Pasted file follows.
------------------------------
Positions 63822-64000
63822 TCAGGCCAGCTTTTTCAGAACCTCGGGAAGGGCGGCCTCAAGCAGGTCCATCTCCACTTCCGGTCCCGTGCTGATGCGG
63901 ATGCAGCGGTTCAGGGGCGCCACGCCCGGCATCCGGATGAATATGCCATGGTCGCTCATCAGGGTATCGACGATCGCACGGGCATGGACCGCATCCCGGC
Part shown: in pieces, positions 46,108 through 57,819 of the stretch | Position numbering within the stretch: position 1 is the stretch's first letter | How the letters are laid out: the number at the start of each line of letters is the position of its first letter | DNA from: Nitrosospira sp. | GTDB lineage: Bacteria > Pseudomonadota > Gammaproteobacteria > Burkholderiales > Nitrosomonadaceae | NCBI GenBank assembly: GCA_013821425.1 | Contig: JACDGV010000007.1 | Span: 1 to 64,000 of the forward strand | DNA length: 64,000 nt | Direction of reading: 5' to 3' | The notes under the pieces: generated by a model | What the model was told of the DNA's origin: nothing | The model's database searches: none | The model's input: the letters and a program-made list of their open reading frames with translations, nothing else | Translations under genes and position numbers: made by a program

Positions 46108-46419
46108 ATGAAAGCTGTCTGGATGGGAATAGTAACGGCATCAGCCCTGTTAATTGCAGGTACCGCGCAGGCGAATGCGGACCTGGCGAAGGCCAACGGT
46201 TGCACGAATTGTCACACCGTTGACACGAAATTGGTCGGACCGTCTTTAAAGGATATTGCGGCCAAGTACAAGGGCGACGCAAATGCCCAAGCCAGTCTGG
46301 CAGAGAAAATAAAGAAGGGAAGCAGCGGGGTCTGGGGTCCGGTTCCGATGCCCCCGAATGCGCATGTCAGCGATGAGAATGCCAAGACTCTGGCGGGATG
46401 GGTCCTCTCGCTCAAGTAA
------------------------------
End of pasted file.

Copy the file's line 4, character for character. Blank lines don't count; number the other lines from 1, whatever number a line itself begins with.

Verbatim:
Part shown: in pieces, positions 46,108 through 57,819 of the stretch | Position numbering within the stretch: position 1 is the stretch's first letter | How the letters are laid out: the number at the start of each line of letters is the position of its first letter | DNA from: Nitrosospira sp. | GTDB lineage: Bacteria > Pseudomonadota > Gammaproteobacteria > Burkholderiales > Nitrosomonadaceae | NCBI GenBank assembly: GCA_013821425.1 | Contig: JACDGV010000007.1 | Span: 1 to 64,000 of the forward strand | DNA length: 64,000 nt | Direction of reading: 5' to 3' | The notes under the pieces: generated by a model | What the model was told of the DNA's origin: nothing | The model's database searches: none | The model's input: the letters and a program-made list of their open reading frames with translations, nothing else | Translations under genes and position numbers: made by a program